It’s probably safe to say that you wouldn’t be reading this right now if it wasn’t for The AV Club.
It was August 2009, the beginning of my senior year of college, and I was growing weary of the intense editorial standards and rigorous deadlines of my position as an editor of my college’s newspaper.
I spent a few nights that month addicted to a feature of The AV Club. That feature, The New Cult Canon, completely fascinated me. The writing is great. I love the long-form analysis.
But the thing that really drew me to the New Cult Canon columns was the analytic open-mindedness of the thought behind the writing. As the title implies, the column considers recent “cult hits,” examines what makes them appealing, and judges whether they are worthy of being called “great.”
There’s something freeing about those columns. This writing convinced me that recent, flawed, critically derided movies could transcend into something great, worthy of entering into film’s “canon.” It struck a chord with me both for specific reasons and for broad, metacognitive ones. It convinced me that I could have my own opinions and, if I wrote them well enough, I could convince people they were right (or at least worth considering).
Quickly, an idea formed in my head: A new site dedicate to long-form, open-minded analysis, with Grant as my partner in crime. I contacted Grant, and he was game for the idea. I bought the domain of EarnThis.net, set up the site, and the rest, as they say, is history*.
(* Okay, the rest is not simply “history”… The Earn This team has written more than half a million words and put in thousands of hours working on the site and its content. I personally have written 200+ articles and 200k+ words as well as hacked and slashed my way through some SQL, PHP, and plenty of other technobabble to keep the site running. Operating a small, independent site like this sometimes feels like climbing an icy mountain: You’re constantly scrambling, hanging on for dear life, getting tired or bored, and never feeling like you’re making progress. Five years later, you look down and are proud of how far you’ve climbed, even if it seems modest from far away.)
So now I’ve written four hundred words in this article without really addressing the implied questions it posits: What is The AV Club? What is admirable or enjoyable about it?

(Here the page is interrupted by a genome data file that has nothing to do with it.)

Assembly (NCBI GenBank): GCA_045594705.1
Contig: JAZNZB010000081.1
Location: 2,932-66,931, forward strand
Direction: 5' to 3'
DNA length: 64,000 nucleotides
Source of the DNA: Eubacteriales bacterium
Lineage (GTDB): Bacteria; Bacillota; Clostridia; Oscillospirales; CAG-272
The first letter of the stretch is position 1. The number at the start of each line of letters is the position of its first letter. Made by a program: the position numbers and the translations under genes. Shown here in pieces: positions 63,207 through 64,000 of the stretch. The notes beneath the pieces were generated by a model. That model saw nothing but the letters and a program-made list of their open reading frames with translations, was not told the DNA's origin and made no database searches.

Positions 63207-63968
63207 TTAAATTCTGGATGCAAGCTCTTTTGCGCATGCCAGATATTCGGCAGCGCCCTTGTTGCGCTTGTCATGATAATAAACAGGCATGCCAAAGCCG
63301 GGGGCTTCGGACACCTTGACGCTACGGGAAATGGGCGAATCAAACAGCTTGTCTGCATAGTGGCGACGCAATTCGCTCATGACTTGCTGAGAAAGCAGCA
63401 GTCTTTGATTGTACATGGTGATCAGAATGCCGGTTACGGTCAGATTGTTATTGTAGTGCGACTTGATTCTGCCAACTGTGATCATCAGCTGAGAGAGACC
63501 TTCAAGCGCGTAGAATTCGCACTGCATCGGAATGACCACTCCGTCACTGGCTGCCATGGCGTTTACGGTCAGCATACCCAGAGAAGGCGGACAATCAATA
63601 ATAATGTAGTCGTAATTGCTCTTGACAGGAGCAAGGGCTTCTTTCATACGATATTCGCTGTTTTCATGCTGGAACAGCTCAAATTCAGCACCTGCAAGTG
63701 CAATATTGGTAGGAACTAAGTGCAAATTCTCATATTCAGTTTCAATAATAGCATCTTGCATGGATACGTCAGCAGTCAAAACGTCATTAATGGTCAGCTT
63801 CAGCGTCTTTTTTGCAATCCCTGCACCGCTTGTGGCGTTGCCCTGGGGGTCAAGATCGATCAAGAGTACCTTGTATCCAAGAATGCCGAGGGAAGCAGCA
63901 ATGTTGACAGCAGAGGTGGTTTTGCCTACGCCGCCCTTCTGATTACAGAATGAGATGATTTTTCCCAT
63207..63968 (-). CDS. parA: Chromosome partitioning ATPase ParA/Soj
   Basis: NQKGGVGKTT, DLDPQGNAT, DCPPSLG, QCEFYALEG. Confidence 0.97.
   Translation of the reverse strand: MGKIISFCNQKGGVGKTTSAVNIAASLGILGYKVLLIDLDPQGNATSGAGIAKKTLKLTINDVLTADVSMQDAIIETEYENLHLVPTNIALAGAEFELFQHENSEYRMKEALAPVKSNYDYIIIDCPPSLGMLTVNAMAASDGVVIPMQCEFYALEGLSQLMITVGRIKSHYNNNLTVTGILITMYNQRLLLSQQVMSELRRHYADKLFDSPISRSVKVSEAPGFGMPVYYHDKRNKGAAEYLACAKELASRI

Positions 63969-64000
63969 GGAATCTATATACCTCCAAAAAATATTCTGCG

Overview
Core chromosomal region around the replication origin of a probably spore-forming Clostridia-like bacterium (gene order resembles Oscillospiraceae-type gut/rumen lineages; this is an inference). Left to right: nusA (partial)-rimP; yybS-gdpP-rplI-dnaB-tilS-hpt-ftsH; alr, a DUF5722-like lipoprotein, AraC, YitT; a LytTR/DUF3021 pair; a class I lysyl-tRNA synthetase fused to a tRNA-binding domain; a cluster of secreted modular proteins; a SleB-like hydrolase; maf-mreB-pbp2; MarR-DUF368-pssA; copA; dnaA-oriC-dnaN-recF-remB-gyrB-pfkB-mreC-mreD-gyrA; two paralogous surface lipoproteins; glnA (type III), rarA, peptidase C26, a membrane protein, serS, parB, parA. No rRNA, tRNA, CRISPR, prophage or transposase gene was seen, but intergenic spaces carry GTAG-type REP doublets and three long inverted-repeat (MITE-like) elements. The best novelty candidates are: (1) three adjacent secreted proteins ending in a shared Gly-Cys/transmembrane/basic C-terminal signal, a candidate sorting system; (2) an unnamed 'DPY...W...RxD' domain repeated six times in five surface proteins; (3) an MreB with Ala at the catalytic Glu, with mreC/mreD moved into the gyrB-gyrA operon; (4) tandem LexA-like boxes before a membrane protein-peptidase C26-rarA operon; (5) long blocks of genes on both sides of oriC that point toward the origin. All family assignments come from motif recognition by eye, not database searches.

Well, The AV Club is The Onion’s non-satirical, pop culture analysis site. It’s a huge, sprawling web site dedicated to discussing film, music, TV, books, comedy, games, the internet, and whatever other topics related to media the writers can come up with. (Again: Sound familiar?)
Its scope is so broad, it would be difficult to pinpoint a specific mission statement, style, or philosophy that drives the site. It’s “a little bit for everyone,” from goofy and trivial to extensive and in-depth.
Perhaps the site’s most popular feature is its TV Club empire of TV episode recaps, which cover most significant shows that are currently running along with a few “classic” shows. I consider some of these recaps the authoritative reviews you’ll find for certain shows anywhere on the internet.
But my favorite thing to do is to browse to their Features page and explore the enormous archive of recurring features they’ve produced through the years. You’ll see, along with The New Cult Canon, more than 160 different features that The AV Club has written at some point.
Granted, some of these have just a few entries, but I can spend hours at a time clicking through these and reading if I’m not careful. I love the variety of them: Some of them are very open ended, others are very narrow and structured. Some are all by one person, some have different entries by different writers, and some have each entry written by multiple people. It’s cross section of the wide variety of writing you can find on The AV Club.
One good place to start on the site is the archives of For Our Consideration, which are basically opinion pieces by various writers on the site. They vary extensively in quality (and tend towards the contrarian) but are a good microcosm of the site’s diversity and quality.
And, on top of everything else — or perhaps everything else is on top of this — they have a major section of the site dedicated to entertainment news updates, standard movie/album reviews, end-of-year countdowns, etc. — The typical, expected pop culture web site stuff.
My favorite writer on the site is probably Todd VanDerWerff, the TV editor. His reviews of Community are legendary, and there are several other shows he has written incisive reviews for (hold that thought for a few days).
In all, the AV Club is everything I look for in a site about pop culture. It’s varied, deep, professional, sprawling, and just plain interesting. Sample a few entries each of Internet Film School, My Year of Flops, 100 Episodes, and Single File, and tell me with a straight face that this site isn’t something special.
It’s not all that good, but it is consistently readable (*scowls at HateSong*). For a site this broad in scope, that’s a pretty astounding accomplishment.